Black Teas from TeaBento

With fall here, I’m in the mood for darker teas. I’ve been drinking all the black and shous lately. Today’s review is black teas from Teabento – a new seller based in Germany. Teabento has a really cute website with fun photos of teas as animals. Their tea selection is primarily unflavored, with a few floral teas. Teabento also carries a number of uncommon and rare teas.

Today I will be drinking Happy Panda, Red Panda, and Plum Rooster.

Teabento’s Happy Panda Black Tea

Happy Panda is a non-smoked Lapsang Souchong. I love seeing traditional Lapsangs as I dislike the smoked ones unless it is for cooking. No don’t tell me I haven’t had a good expensive Lapsang Souchong, I have.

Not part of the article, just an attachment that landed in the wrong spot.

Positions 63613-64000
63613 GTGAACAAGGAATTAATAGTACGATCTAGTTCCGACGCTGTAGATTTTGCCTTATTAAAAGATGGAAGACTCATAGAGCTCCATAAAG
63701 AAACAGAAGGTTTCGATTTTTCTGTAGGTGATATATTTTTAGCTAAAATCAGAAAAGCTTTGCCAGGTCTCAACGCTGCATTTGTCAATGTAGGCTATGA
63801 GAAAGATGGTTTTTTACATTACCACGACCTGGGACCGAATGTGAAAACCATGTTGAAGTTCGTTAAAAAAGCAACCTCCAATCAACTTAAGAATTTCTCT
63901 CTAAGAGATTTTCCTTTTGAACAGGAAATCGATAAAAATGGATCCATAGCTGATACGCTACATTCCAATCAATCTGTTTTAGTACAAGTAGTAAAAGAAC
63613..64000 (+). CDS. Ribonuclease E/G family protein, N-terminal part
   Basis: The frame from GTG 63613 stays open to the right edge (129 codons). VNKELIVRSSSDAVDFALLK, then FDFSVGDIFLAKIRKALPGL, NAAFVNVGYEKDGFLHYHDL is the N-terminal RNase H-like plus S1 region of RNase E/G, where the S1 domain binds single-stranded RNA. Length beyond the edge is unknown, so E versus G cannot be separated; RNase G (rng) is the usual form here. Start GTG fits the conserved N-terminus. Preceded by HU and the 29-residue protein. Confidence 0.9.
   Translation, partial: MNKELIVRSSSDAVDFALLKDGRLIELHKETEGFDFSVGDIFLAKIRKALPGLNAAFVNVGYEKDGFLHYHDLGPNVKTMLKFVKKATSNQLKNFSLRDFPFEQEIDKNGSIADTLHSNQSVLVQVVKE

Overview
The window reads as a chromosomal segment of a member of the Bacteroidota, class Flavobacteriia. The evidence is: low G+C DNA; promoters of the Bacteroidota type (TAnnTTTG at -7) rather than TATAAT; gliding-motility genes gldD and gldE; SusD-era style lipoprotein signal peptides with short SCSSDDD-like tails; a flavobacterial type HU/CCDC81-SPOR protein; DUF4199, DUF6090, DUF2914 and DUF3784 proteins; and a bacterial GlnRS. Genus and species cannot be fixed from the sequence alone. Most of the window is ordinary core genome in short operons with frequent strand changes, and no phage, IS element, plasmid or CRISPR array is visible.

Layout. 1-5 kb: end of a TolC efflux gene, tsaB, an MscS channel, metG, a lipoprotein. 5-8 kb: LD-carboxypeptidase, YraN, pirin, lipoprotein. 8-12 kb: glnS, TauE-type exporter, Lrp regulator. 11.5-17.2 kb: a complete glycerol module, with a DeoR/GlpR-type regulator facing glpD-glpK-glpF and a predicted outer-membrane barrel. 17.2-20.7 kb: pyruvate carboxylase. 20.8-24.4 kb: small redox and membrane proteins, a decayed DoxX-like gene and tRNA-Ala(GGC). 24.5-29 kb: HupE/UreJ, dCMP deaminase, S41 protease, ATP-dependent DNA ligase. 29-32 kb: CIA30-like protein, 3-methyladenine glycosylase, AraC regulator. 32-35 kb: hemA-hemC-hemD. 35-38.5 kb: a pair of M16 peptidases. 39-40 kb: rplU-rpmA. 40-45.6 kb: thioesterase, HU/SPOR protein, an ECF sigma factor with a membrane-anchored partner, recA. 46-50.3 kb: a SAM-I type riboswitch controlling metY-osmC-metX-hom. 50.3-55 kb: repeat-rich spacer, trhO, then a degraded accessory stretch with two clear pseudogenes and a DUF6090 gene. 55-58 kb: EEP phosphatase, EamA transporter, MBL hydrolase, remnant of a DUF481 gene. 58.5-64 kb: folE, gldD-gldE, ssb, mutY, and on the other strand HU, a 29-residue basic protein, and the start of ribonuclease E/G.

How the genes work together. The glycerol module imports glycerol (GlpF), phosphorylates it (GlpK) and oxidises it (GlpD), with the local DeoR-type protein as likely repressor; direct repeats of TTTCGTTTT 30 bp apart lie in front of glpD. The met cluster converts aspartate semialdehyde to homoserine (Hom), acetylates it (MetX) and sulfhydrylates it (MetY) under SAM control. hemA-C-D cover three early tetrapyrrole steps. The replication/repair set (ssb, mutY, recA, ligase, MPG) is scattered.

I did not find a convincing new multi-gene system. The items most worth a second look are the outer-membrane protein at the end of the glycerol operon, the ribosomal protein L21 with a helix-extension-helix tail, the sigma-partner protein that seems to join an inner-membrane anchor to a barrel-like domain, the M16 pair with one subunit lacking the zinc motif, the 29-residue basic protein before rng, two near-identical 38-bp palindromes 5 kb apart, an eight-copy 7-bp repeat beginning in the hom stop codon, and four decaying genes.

Dry Leaf and Steeping Method: The fine leaves have a rich dark chocolate smell.

I noticed Teabento has their black tea steeping parameters on lower temperatures and greatly under leafed compared to what I usually do. They list 1 gram to 30ml at 203F/95c for this tea. I went with 1 gram to 15ml, with 205F/96c. I actually leaf black teas harder than that and usually boil for gongfu style, but when I see quite low-temperature suggestions, I get nervous thinking that the teas are supposed to be bitter.

First and Second Infusion: Happy Panda black has a strong, deep woodsy flavor with an overdrive of orange pith bitterness, with a smooth creamy malty note at the end of the sip. There is some bitterness but it is balanced well with the orange fresh taste and malt. It tastes like an adult chocolate orange.